Manufacturing Weakness Hits Global Economic Growth
The Global All-Industry Output Index – produced by JPMorgan and Markit in association with ISM and IFPSM –
posted 51.1 in August, down from 51.7 in July. The headline index has signalled expansion in each of the past 37 months, but the rate of increase is still below the average for that period.
Growth was sustained in the US during August, albeit at a slower pace, while the UK, India, Russia and Ireland also reported expansions. The Eurozone remained a fulcrum of weakness, with output falling across its four largest economies.
David Hensley, Director of Global Economics Coordination at JPMorgan, said: “The global economy remained in a low growth gear in August, with the weak performing manufacturing sector and stagnating world market demand providing the main drags on output growth. Modest job creation is a positive, but with demand weak and inflationary pressures beginning to rise, the performance of the global economy is likely to remain subdued
in the coming months.”
Japan and Brazil also saw output declines, while conditions remained relatively lacklustre in China. The output growth signalled at the headline level also masked a marked differential between the performances of the global manufacturing and service sectors.
Manufacturing production declined for the third straight month and at the fastest pace for over three years. This was largely on the back of weaker inflows of new orders and a scaling back of international trade volumes. In contrast, service sector business activity continued to rise. The rate of growth was only modest, however, and below the average for the current 37-month period of expansion.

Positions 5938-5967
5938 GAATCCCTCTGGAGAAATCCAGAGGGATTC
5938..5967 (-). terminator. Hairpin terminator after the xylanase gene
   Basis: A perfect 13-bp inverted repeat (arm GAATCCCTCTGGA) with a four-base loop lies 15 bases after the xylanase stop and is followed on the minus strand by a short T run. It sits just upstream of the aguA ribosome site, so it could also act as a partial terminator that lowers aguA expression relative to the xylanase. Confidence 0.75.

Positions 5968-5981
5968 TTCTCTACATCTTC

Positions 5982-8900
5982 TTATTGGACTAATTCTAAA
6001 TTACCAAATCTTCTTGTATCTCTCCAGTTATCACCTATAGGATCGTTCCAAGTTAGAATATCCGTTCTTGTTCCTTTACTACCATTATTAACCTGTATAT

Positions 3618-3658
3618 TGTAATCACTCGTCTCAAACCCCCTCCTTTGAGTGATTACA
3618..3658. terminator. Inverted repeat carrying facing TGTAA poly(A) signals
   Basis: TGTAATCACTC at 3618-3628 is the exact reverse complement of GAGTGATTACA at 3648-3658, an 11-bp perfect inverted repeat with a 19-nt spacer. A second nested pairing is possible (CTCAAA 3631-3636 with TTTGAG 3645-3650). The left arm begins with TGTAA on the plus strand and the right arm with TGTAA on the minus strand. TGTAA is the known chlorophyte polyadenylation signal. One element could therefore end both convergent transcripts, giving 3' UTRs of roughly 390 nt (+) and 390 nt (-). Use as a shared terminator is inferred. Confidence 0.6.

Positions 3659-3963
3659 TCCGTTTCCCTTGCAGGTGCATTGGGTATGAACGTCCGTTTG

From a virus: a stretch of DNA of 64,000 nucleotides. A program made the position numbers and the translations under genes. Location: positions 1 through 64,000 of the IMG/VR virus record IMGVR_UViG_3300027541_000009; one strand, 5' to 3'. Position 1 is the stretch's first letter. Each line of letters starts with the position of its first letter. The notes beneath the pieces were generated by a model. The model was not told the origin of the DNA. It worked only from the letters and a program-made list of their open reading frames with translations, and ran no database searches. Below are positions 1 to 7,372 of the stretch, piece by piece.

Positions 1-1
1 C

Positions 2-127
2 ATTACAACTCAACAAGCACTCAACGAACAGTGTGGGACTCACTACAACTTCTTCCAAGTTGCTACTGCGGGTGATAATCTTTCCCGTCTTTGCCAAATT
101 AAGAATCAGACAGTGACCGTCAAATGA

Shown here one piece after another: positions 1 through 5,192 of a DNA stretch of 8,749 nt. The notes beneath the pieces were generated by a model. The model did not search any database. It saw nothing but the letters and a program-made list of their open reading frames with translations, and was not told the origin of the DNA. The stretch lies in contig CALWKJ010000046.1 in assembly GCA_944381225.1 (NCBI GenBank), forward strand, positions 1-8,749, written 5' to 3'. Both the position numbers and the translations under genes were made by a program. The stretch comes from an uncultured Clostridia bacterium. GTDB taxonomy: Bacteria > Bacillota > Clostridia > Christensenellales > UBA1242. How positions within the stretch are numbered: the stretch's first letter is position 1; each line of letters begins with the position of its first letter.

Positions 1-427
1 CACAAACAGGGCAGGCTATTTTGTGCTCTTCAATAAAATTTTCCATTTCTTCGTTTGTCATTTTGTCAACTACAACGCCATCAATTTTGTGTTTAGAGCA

The level of incoming new business stagnated for the second successive month in August, as market conditions remained tough and highly competitive. This was most evident in the manufacturing sector, which was hit by a drop in new orders for the third straight month. Meanwhile, service providers saw levels of new business rise at the slowest pace for three years.
Following job losses in the prior month, August saw a modest increase in global employment. This mainly reflected a recovery in staffing levels in the service sector. In contrast, weak demand and cost caution led to a second successive (slight) reduction in manufacturing payroll numbers.
August PMI data signalled a marked upswing in the rate of input price inflation, taking it to a five-month peak. Costs rose sharpest at service providers, mainly due to increased oil and transportation prices.
Manufacturing input costs continued to fall, but the rate of deflation was substantially slower than in the prior month. However, all-industry cost inflation was nonetheless slower than at the beginning of the
year and below the long-run survey average.